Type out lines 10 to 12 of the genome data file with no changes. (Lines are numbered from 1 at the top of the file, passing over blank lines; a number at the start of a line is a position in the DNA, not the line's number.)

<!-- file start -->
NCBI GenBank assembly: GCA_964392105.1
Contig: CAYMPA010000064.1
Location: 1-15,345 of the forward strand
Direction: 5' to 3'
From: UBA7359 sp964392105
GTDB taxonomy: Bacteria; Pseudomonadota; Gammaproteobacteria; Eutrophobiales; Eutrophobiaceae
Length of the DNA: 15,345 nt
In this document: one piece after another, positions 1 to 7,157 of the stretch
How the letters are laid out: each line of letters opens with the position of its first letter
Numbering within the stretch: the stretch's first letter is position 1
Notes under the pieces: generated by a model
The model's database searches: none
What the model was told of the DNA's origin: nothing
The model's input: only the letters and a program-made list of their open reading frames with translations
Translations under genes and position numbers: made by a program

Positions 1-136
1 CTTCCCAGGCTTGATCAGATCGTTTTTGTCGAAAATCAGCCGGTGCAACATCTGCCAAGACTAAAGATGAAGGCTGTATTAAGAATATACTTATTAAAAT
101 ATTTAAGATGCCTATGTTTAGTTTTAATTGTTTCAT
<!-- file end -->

Numbering within the stretch: the stretch's first letter is position 1
Notes under the pieces: generated by a model
The model's database searches: none